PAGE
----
How Stress Affects Brain Development in Students
There are three kinds of stress that kids experience.
Posted Mar 06, 2014
Stress is a condition in which an individual experiences challenges to physical or emotional well-being that overwhelm their coping capacity. While some experience with manageable stress is important for healthy development, prolonged, uninterrupted, overwhelming stress can have toxic effects. This type of toxic stress is often associated with childhood abuse and neglect.
According to an article on the Ready Nation website, (sponsored by America’s Promise and Colin Powell), in the early years of life when the brain is developing rapidly it is particularly sensitive to environmental influences. Toxic early life stress (ELS) may induce persistent hyper-sensitivity to stressors and sensitization of neural circuits and other neurotransmitter systems which process threat information. These neurobiological sequelae of ELS may promote the development of short and long-term behavioural and emotional problems that may persist and increase the risk for psychopathology and physical health disorders into adulthood.
In laymen’s terms, there are three kinds of stress that kids experience. The first two represent stress that are typical and that can be overcome with healthy responses. The third, however, is chronic and toxic stress. It results from an on-going negative, destructive, and unhealthy environment in a home. It will affect a student’s grades, attitudes, and ultimately their performance.
Have You Noticed?
I’d like to hear from you. One observation I am making week after week is the level of stress that students experience and how little it takes to overwhelm them. In other words, I believe students are more “stressed out” than at any time since I began working with students (in 1979), and it takes less and less to really stress them out—making a poor grade, breaking up with a boyfriend, not winning a soccer game, scoring low on a test, etc. None of these experiences are fun, but when compared to the stress kids faced in history, they pale in comparison.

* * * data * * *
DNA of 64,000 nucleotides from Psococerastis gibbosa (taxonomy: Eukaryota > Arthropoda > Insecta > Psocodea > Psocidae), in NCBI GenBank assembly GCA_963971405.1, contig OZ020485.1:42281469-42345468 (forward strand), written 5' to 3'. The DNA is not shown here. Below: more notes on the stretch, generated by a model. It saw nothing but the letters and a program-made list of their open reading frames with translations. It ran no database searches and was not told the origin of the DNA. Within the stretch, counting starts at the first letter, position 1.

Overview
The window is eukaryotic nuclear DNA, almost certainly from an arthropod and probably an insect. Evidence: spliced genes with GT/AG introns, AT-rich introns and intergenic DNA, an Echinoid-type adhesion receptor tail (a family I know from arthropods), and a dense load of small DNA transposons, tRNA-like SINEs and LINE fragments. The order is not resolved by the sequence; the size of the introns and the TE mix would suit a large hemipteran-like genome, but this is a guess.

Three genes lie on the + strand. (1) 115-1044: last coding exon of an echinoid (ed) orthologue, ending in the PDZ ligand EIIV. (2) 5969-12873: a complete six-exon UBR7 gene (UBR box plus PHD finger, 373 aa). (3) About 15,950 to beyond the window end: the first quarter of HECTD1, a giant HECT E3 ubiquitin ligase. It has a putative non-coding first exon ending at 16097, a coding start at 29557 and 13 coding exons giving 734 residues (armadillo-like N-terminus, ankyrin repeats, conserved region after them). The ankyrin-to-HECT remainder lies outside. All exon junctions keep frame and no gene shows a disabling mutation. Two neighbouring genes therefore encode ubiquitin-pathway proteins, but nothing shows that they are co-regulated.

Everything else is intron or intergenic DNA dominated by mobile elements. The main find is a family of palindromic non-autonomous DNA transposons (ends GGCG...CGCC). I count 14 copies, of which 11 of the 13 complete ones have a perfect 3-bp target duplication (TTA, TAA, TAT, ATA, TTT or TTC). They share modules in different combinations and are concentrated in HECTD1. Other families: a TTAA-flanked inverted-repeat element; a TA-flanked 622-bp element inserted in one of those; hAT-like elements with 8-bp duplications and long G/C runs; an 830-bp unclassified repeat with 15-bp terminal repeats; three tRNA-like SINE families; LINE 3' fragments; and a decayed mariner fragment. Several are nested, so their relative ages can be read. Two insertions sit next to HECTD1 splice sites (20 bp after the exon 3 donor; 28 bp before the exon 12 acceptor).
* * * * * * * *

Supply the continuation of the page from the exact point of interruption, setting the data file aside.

If I am accurate in this observation, let me offer some reasons why this might be:
- We have not developed emotionally strong kids. Instead of learning to resolve conflict in relationships and read body language by interacting with various generations, we put them in front of a screen that requires little to no emotional intelligence.
- We have medicated their problems. Whether it’s physical pain or not getting what they want, we tend to provide a band aid rather than a cure. We take them shopping, or give them pain relievers—and naturally so. Unfortunately, they haven’t learn to live with pain.
- We nurture too much. While I totally understand the tendency to nurture (I am a dad), I think we have overdone it, leaving them without the tools they need to navigate life’s hardships. In the past, parents took pride in giving their children everything they needed; today, parents take pride in giving them everything they want.
Unfortunately, what kids want is what we all naturally gravitate toward—comfort, pleasure and entertainment. I want that just like anyone else does. However, my greatest seasons of growth were moments I did not enjoy, moments that weren’t pleasurable.
Here’s my challenge. Let’s be leaders who are intentional about building our strong and robust emotions into our students. This means having conversations, creating experiences and exposing them to people who will equip them, not merely medicate their problems.